I really admire Harper’s Magazine blogger/lawyer Scott Horton, not least because he is a voracious and sensitive reader, who often serves up nice chunks of older texts. This, for example, is from today’s excerpt of John Stuart Mill’s essay on Samuel Taylor Coleridge:
‘Lord, enlighten thou our enemies,’ should be the prayer of every true Reformer; sharpen their wits, give acuteness to their perceptions, and consecutiveness and clearness to their reasoning powers: we are in danger from their folly, not from their wisdom; their weakness is what fills us with apprehension, not their strength.
I’ve heard this quote before, without attributing it to Mill, and I’m guessing you might have too; but there’s more, and it’s all worth reading.
I know, I know; my bias on this is clear, since I read and reread old stuff as a matter of disposition – an irresistable need to know – as much as because of my profession.
I think what I want to emphasize, in this case and maybe in others, is that you, gentle reader, ought to be dissatisfied with the general knowledge you have of people like John Stuart Mill, whether from a college humanities course or wherever. It’s too easy to say, “yeah, Mill, Utilitarianism, I know all about that.” I mean, be thankful that you know that. But I think that kind of checkbox thinking about intellectual history is too easily encouraged by the way we teach this stuff.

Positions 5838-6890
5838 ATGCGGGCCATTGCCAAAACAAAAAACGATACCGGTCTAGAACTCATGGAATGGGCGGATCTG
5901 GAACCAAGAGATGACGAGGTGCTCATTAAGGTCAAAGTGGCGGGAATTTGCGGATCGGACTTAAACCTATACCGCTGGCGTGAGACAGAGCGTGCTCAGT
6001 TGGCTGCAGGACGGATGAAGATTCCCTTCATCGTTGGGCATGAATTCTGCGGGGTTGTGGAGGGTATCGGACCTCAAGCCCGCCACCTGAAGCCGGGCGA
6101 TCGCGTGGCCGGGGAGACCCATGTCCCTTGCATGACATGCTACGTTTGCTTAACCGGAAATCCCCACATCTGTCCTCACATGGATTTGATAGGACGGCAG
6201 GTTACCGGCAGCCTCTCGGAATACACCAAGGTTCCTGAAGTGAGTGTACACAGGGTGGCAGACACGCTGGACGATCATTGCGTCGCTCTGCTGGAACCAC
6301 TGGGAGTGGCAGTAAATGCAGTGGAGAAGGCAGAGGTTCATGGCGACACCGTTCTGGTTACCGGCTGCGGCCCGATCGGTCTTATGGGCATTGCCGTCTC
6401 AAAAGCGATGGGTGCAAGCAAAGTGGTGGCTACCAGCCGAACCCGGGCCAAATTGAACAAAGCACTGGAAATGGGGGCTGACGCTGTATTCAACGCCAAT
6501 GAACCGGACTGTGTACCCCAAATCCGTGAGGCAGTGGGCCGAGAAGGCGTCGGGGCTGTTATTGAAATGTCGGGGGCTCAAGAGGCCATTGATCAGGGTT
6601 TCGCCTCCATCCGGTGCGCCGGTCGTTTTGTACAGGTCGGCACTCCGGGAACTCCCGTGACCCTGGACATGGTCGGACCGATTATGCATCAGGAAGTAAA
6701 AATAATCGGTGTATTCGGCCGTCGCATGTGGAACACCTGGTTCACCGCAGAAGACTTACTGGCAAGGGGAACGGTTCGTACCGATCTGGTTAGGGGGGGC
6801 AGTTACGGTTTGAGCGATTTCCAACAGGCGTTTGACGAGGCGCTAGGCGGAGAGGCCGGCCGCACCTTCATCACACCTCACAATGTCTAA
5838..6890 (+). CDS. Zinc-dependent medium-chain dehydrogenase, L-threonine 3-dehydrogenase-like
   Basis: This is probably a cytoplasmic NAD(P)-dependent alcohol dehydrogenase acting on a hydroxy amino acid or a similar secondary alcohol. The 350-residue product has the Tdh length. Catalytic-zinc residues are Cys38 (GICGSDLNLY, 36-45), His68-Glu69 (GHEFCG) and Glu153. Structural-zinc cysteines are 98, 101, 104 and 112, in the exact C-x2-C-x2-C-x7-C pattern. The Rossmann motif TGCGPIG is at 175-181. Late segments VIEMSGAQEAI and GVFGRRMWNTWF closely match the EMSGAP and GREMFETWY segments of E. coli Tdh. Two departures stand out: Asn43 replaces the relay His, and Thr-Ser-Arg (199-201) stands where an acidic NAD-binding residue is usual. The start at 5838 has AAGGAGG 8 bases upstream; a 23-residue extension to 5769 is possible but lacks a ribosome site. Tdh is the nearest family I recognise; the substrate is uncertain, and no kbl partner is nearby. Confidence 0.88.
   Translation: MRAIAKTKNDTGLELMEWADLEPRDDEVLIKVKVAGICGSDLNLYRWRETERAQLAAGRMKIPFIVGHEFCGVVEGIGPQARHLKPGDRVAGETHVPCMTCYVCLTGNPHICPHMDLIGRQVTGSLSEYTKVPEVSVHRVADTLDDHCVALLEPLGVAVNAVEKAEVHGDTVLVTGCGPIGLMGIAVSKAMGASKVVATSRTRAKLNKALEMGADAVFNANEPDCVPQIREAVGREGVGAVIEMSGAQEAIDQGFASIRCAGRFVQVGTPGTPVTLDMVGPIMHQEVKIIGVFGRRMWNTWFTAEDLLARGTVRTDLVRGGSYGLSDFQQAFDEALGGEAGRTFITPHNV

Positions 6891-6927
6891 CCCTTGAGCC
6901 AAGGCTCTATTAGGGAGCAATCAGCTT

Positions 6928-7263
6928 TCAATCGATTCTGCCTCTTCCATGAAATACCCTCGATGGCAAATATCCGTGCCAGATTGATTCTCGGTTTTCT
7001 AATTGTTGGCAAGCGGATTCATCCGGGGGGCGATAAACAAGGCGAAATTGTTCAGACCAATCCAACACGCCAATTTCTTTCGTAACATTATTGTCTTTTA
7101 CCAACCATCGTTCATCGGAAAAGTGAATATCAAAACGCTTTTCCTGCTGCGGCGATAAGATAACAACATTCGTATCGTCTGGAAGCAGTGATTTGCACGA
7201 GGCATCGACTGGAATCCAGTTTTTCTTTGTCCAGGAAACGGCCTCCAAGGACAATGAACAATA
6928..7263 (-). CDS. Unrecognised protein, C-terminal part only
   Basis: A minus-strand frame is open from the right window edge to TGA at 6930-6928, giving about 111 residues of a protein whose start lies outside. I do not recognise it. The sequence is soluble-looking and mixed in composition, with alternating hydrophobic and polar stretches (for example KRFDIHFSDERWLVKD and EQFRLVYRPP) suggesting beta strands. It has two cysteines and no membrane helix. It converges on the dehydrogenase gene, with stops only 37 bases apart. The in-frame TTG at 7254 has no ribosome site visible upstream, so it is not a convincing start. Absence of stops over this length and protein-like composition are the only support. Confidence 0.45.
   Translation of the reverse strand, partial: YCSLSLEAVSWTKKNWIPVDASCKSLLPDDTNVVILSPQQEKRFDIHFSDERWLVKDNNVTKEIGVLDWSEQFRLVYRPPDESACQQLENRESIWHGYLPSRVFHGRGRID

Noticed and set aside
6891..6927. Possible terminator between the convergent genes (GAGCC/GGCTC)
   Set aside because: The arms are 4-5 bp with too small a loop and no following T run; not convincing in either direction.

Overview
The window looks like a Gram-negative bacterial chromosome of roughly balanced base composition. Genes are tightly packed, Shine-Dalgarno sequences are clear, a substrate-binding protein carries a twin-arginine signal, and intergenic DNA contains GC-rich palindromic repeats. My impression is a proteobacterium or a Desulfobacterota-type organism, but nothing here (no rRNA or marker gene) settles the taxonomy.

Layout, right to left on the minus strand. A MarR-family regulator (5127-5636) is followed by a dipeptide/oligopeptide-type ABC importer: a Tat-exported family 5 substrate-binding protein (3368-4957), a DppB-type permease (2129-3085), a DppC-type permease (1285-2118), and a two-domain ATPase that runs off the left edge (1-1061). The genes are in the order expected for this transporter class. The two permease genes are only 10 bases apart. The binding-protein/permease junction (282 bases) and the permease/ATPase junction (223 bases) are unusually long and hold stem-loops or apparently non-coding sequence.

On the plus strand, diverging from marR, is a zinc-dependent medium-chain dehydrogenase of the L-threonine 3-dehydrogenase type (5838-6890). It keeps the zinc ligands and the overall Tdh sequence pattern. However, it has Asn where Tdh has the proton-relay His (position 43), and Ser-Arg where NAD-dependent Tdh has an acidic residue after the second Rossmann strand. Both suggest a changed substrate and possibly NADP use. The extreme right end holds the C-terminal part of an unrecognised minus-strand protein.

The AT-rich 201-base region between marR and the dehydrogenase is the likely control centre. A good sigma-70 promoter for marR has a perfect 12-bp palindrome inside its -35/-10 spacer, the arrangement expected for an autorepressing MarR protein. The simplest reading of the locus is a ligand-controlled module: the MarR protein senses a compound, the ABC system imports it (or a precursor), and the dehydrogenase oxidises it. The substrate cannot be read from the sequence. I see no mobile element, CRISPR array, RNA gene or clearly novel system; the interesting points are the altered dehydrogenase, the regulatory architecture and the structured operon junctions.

What doesn’t come through in that isn’t the deep nuances of the different philosophies or systems or biographies that scholars and specialists concern themselves with. It’s the knowledge that most of these people that we remember were really important because they were great essayists, occasional thinkers, men and women who could speak about anything great or small. And there’s nothing to replace that feeling that you get, reading someone, that you’re thinking with them, and that their thoughts and words are… irreplaceable and necessary and just.
I don’t know. I am not saying this well. These thoughts are replaceable and unnecessary and almost certainly unjust. So I will take them to their limit. You have to continue to challenge yourself as a reader – a serious reader. And as one who learns – a serious student. That you have not calcified. That you do not know what you think you know, least of all who or what or where or especially WHEN is important.
I don’t have to impress upon you the need to embrace the new. But get a library card and wander somewhere dusty. Find something real. And then blog about it — bring it into this world.
Scan that creaky wisdom, make it sing. We need many things now, but wisdom most of all.